Likened to oil in the 21st century, rare earth metals have long been pitched as game-changing materials for the global energy landscape. Mined for their magnetic properties, the 17 metals are used in everything from mobile phones to electric vehicle engines and wind turbines, and are a mainstay of clean energy technologies.

Despite their name, the materials are commonly found, with deposits across China, the US, Australia, Chile and India, to name a few. They are, however, often found in small deposits and the process of separating them is notoriously dirty – meaning resource-rich countries have so far been reluctant to set up processing plants, instead typically shipping ore to Asian nations for the separation process.

Over the years China has cornered the market, but now Western governments are pushing to shift away from this reliance and instead strengthen domestic supply chains. Australia is emerging as a main competitor to China’s dominance, with recent government funding signalling the nation’s focus on producing and processing more of its own rare earths.

Here we take a closer look at Australia’s rare earths sector, and whether it can compete with lower-cost producers to bolster its supply chain.

Rare earths investment in Australia

Australia has seen an increasing interest in rare earths, with the government’s recently released budget saying that over the next ten years, it will be investing A$556.1m ($367.88m) to “progressively map” Australia’s potential for critical minerals.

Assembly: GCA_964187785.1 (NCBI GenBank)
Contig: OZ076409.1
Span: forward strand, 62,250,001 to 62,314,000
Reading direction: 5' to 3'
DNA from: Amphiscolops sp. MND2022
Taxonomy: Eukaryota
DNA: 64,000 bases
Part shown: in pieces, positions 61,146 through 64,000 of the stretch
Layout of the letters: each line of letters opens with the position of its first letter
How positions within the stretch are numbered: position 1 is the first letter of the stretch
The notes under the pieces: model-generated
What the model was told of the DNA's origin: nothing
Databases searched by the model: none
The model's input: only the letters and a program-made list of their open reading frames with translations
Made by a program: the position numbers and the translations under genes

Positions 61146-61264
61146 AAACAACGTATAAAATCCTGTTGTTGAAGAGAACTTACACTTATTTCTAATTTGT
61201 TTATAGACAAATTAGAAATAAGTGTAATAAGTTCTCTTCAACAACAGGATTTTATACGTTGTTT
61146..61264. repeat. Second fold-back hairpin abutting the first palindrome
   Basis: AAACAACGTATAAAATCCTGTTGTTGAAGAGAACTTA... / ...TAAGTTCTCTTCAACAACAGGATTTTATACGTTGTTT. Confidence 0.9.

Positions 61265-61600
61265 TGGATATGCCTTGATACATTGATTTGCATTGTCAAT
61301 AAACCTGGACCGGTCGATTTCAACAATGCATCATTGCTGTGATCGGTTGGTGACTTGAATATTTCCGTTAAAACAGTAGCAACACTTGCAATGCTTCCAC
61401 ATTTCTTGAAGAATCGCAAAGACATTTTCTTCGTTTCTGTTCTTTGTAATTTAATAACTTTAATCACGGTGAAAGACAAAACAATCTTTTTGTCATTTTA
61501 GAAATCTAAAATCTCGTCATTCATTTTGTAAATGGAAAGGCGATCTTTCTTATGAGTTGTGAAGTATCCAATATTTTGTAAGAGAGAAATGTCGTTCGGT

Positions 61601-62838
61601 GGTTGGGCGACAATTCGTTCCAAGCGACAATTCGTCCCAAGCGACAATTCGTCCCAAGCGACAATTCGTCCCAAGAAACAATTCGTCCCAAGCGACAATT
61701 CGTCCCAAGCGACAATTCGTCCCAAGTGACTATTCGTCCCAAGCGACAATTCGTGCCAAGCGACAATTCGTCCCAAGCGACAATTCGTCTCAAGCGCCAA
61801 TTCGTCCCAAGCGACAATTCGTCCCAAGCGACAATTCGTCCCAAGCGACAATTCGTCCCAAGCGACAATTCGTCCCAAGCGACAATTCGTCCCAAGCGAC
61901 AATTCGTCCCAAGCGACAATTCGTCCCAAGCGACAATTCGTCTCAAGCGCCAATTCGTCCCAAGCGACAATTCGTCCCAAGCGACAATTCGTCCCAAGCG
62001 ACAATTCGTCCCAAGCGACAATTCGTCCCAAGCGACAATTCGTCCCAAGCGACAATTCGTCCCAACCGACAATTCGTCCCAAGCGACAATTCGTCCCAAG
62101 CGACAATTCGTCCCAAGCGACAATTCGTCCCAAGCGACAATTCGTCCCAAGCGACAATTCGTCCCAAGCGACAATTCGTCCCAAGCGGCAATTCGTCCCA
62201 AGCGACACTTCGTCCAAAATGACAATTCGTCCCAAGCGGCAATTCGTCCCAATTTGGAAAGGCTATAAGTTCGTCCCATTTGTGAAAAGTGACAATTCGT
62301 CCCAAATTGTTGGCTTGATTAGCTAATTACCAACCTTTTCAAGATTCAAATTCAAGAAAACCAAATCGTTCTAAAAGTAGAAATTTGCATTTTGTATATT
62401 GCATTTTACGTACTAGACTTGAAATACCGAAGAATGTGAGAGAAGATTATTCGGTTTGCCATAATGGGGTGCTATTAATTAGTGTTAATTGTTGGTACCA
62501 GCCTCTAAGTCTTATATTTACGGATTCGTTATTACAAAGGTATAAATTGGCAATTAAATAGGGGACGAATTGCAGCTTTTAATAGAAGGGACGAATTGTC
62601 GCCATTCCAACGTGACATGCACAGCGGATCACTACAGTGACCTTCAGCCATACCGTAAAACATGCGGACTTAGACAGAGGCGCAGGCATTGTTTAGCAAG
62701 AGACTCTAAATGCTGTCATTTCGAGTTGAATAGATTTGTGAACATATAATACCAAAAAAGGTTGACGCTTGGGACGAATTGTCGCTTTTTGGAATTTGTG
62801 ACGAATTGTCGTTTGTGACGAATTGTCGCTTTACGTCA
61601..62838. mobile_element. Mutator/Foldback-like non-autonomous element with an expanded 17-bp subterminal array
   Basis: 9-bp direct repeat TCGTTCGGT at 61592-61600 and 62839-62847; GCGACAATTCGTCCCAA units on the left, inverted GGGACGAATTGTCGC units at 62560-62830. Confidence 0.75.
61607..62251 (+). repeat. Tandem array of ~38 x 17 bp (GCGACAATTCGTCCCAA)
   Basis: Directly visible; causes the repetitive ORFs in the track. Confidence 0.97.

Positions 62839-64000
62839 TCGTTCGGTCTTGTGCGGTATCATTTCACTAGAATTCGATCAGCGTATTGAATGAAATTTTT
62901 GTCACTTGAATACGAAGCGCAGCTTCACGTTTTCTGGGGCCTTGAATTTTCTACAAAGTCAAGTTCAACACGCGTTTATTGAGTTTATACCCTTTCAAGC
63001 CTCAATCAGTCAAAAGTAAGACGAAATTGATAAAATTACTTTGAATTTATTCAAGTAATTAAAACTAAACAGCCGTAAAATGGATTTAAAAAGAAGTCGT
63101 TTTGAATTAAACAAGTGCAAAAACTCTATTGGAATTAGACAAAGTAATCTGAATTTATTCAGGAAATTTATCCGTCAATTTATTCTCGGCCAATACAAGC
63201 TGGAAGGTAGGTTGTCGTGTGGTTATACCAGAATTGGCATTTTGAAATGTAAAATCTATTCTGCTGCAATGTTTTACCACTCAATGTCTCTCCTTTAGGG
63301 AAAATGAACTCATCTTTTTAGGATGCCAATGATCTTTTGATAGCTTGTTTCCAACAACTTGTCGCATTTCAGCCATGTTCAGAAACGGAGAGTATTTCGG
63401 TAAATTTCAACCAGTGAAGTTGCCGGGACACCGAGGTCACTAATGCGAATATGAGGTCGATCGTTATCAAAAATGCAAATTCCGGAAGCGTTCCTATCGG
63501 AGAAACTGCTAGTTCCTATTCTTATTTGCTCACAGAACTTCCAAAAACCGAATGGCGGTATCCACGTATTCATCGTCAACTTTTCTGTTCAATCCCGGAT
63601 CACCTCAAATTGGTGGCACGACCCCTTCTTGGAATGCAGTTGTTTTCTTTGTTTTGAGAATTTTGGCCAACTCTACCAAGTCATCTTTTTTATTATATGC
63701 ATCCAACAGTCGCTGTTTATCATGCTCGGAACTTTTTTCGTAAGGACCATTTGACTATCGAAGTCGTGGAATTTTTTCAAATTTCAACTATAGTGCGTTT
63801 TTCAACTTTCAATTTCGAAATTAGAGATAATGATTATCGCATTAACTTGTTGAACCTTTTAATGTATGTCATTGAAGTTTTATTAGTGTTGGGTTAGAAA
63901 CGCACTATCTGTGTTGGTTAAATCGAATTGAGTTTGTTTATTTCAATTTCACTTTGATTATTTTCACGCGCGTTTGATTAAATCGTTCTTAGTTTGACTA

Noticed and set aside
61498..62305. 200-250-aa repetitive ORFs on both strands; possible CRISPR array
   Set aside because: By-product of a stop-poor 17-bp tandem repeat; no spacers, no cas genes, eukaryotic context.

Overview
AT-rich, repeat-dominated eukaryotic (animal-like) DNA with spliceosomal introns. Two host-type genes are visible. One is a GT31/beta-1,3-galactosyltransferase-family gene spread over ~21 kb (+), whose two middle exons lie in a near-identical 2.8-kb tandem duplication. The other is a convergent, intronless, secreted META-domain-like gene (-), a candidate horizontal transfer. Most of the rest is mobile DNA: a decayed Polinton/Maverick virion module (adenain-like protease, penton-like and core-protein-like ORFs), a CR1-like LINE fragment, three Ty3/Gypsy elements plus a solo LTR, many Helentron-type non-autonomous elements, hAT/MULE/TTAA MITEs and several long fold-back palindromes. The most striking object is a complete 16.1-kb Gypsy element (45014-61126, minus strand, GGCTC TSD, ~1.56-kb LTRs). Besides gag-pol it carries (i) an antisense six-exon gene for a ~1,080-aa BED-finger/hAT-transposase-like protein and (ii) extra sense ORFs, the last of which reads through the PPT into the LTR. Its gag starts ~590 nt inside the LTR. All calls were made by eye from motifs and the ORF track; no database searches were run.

“Critical minerals are the 21st century’s oil barrels,” says Martina Raveni, associate analyst in earth sciences at Global Data. “Access to rare earth elements (REEs) is key to economic prosperity and national security.”

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As part of this push, in February, the government announced an A$840m investment into Arafura’s Nolans rare earth project in the Northern Territory. The funds will be used to establish a rare earths mine and processing facility that could, ultimately, provide a hub for all rare earth ore produced domestically.

As Australia currently sends much of its rare earths to Malaysia and South Korea for processing, establishing its own separation site could be a game changer in terms of positioning the nation as a global supplier of clean energy technologies.

Speaking about the investment, the Minerals Council said the project could place Australia “at the forefront” of sustainable mining and processing of rare earths.

Building rare earth processing in Australia

“Typically, what the Australian mining sector does is dig stuff out of the ground, send it overseas for processing and then buy it back for a huge mark-up,” says Peter Junk, professor of chemistry at James Cook University.

“We don’t really have the manufacturing industry to support this development, but there is a new drive to set it up. This new A$840m investment may sound like a lot, but it is going to set up the manufacturing industry for quite some time.”

Indeed, it has never been a question of whether Australia has the resources to position itself on the global rare earths stage.

The A$840 million loan comes two years after another miner, Iluka, was given A$1.25bn to build a rare-earth refinery in Western Australia (WA). It also comes a year after Lynas, the world’s biggest producer of rare earth metals outside China, received A$20m to develop a rare earths site at Mount Weld in WA.